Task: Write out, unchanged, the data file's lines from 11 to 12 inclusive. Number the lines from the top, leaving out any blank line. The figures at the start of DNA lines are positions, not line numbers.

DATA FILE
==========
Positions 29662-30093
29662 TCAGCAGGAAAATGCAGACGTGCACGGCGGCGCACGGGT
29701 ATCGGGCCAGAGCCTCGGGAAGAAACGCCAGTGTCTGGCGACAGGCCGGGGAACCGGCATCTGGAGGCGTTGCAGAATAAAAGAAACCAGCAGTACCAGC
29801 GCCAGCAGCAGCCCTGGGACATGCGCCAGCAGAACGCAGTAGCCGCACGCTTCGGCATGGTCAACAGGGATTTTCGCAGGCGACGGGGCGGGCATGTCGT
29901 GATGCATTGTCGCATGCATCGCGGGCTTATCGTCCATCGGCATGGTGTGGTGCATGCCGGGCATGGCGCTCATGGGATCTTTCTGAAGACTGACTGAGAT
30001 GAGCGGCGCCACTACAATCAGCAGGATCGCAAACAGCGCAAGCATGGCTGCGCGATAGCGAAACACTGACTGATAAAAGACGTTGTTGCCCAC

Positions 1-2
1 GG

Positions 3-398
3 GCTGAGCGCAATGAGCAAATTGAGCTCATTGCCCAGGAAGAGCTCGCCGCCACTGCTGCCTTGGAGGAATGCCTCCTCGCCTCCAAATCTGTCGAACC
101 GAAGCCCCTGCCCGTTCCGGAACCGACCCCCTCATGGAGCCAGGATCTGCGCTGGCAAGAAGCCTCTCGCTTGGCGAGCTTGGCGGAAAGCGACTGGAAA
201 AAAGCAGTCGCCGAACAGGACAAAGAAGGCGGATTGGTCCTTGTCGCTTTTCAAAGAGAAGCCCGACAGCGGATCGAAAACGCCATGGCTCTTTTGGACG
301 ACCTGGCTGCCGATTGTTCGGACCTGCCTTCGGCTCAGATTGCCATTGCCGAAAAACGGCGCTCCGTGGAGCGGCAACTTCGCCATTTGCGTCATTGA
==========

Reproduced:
101 GAAGCCCCTGCCCGTTCCGGAACCGACCCCCTCATGGAGCCAGGATCTGCGCTGGCAAGAAGCCTCTCGCTTGGCGAGCTTGGCGGAAAGCGACTGGAAA
201 AAAGCAGTCGCCGAACAGGACAAAGAAGGCGGATTGGTCCTTGTCGCTTTTCAAAGAGAAGCCCGACAGCGGATCGAAAACGCCATGGCTCTTTTGGACG